The Neurotic Turn

The Neurotic Turn, edited by Charles Johns and featuring the work of Graham Harman, Nick Land, and John Russon among others, is where my most recent work, “the Neurotics of Yore” will be published. In this upcoming book selected scholars will present different re-conceptualizations of the once-popular idea of Neurosis in a philosophical register. This is a tentative “Table of Contents” (my emphasis)

Conrad Hamilton – Neurosis in America

Charles Johns – The Neurotic Turn

Mike Ardoline – Neurosis and the Impossibility of Meta-Philosophy

 

Dany Nobus – Antrozoological Neurosis: On the Trials of Domestication and the Psychology of Happy Pets

Nick Land – Neurosys: On the Fictional Psychopathology of Abstract Horror

Christopher Ketcham – Neurosis: Asymmetry and Infinity

 

Mohammad-Ali Rahebi – The Neurotics of Yore

Katerina Kolosova – Anorexia Nervosa and Capitalism

Graham Harman – Freud’s Wolf Man in an Object-Oriented Light

Sean McGrath – A Schellingian Take on the Difference between Neurosis and Psychosis

John Russon – Neurosis

 

Patricia Friedrich – Neurosis, Obsession and Dis-identification relief

Bernardo Kastrup. – Physicalism and Neo-Darwinism as Neurotic Defense Mechanisms

Roderick Orner – Stepping Beyond Our Omnipotence: Neurosis As Branding The Incomprehensible

Petteri Pietikainen – Magic and Loss: Modalities of the Nervous Mind

My next post will introduce the themes of my own contribution to the book.

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Charles William Johns’s Neurosis and Assimilation

This is the most recent work by Charles William Johns, the editor of The Neurotic Turn, an anthology featuring selected scholars (among them Graham Harman and Nick Land; also myself) reinventing the concept of neurosis for a philosophical afterlife.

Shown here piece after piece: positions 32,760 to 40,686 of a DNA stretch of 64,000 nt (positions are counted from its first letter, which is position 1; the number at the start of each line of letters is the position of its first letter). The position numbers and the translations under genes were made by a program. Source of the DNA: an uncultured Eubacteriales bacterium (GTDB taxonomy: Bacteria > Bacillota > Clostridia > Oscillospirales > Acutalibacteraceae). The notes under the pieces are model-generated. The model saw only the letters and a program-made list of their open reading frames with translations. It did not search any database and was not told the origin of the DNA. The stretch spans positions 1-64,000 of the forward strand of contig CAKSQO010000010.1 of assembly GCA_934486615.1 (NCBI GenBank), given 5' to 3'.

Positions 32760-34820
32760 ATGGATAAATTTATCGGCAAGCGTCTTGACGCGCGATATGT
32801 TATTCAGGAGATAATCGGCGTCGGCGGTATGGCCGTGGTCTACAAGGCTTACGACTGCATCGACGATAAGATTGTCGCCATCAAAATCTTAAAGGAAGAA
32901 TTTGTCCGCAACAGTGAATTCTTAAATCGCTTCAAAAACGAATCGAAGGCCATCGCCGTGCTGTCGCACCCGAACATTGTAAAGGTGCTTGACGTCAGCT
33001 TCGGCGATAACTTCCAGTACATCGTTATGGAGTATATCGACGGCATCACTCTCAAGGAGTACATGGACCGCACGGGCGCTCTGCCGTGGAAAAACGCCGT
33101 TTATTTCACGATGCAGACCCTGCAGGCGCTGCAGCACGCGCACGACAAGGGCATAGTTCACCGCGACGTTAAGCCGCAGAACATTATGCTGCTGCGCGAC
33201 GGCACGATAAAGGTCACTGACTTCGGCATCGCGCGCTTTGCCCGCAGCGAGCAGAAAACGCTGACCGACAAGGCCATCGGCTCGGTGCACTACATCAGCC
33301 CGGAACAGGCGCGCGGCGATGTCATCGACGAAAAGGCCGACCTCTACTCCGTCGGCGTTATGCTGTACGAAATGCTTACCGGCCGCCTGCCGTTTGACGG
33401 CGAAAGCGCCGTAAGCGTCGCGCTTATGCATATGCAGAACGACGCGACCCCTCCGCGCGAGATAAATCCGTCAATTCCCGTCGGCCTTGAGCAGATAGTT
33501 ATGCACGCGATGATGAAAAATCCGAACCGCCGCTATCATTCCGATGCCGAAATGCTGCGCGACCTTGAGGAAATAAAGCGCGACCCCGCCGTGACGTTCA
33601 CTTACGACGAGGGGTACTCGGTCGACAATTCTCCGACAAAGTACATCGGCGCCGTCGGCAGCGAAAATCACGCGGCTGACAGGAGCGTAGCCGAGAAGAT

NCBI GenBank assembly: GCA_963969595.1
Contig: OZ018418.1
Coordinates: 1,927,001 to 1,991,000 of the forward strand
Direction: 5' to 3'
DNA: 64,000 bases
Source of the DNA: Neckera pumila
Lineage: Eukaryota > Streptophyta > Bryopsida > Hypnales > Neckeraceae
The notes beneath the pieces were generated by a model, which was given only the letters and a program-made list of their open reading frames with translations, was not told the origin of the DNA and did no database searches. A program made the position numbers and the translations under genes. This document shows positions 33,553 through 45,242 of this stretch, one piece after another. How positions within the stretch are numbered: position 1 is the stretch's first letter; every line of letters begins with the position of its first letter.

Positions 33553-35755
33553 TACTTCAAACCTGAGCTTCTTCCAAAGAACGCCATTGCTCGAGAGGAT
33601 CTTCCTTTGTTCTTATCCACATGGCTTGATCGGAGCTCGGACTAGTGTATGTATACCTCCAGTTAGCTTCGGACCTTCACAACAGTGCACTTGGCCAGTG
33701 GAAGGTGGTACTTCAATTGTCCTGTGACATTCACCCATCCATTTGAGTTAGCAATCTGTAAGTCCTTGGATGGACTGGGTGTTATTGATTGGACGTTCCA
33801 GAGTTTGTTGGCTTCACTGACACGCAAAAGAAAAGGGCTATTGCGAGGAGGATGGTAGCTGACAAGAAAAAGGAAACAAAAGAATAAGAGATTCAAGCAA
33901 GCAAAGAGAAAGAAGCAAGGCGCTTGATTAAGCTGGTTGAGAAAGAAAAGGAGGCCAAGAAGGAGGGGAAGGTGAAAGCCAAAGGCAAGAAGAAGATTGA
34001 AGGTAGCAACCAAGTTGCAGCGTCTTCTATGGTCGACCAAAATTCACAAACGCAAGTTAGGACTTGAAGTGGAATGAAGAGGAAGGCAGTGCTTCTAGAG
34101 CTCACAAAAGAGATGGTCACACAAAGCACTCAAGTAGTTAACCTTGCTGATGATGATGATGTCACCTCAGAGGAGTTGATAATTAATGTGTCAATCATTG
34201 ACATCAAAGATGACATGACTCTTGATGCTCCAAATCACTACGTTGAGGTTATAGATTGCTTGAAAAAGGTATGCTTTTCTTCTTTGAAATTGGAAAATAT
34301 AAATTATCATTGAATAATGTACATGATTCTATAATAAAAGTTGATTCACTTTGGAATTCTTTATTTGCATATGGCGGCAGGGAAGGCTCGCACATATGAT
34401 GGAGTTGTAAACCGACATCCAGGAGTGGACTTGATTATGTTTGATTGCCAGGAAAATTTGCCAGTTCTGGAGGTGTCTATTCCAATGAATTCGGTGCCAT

Neurosis and Assimilation is Johns’s third book to deal with neurosis and its re-conceptualization. As part of my research on the subject, I will be referring to this book for the novel insight it affords by discontinuing the monopoly of psychoanalysis over the notion of neurosis and re-purposing it as a tool of philosophy.

Here is the abstract:

This book deals with the possibility of an ontological and epistemological account of the psychological category ‘neurosis’. Intertwining thoughts from German idealism, Continental philosophy and psychology, the book shows how neurosis precedes and exists independently from human experience and lays the foundations for a non-essentialist, non-rational theory of neurosis; in cognition, in perception, in linguistics and in theories of object-relations and vitalism. The personal essays collected in this volume examine such issues as assimilation, the philosophy of neurosis, aneurysmal philosophy, and the connection between Hegel and Neurosis, among others. The volume establishes the connection between a now redundant psycho-analytic term and an extremely progressive discipline of Continental philosophy and Speculative realism.

See also the Springer’s own page.